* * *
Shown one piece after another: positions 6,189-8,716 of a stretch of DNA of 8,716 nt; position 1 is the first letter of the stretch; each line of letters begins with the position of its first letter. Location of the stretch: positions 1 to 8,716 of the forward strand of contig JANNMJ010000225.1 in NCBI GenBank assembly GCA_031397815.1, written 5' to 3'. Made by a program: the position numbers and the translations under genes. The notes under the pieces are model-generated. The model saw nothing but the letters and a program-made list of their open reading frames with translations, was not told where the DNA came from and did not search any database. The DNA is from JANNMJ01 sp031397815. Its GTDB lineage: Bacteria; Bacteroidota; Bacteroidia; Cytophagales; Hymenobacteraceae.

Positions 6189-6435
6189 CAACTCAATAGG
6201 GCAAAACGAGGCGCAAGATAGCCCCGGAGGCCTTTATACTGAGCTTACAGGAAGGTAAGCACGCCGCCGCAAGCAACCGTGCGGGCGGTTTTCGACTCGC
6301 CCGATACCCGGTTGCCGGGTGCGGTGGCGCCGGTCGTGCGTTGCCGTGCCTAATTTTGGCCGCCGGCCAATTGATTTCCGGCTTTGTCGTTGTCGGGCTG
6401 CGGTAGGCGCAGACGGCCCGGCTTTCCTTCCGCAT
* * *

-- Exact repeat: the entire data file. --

Shown one piece after another: positions 6,189-8,716 of a stretch of DNA of 8,716 nt; position 1 is the first letter of the stretch; each line of letters begins with the position of its first letter. Location of the stretch: positions 1 to 8,716 of the forward strand of contig JANNMJ010000225.1 in NCBI GenBank assembly GCA_031397815.1, written 5' to 3'. Made by a program: the position numbers and the translations under genes. The notes under the pieces are model-generated. The model saw nothing but the letters and a program-made list of their open reading frames with translations, was not told where the DNA came from and did not search any database. The DNA is from JANNMJ01 sp031397815. Its GTDB lineage: Bacteria; Bacteroidota; Bacteroidia; Cytophagales; Hymenobacteraceae.

Positions 6189-6435
6189 CAACTCAATAGG
6201 GCAAAACGAGGCGCAAGATAGCCCCGGAGGCCTTTATACTGAGCTTACAGGAAGGTAAGCACGCCGCCGCAAGCAACCGTGCGGGCGGTTTTCGACTCGC
6301 CCGATACCCGGTTGCCGGGTGCGGTGGCGCCGGTCGTGCGTTGCCGTGCCTAATTTTGGCCGCCGGCCAATTGATTTCCGGCTTTGTCGTTGTCGGGCTG
6401 CGGTAGGCGCAGACGGCCCGGCTTTCCTTCCGCAT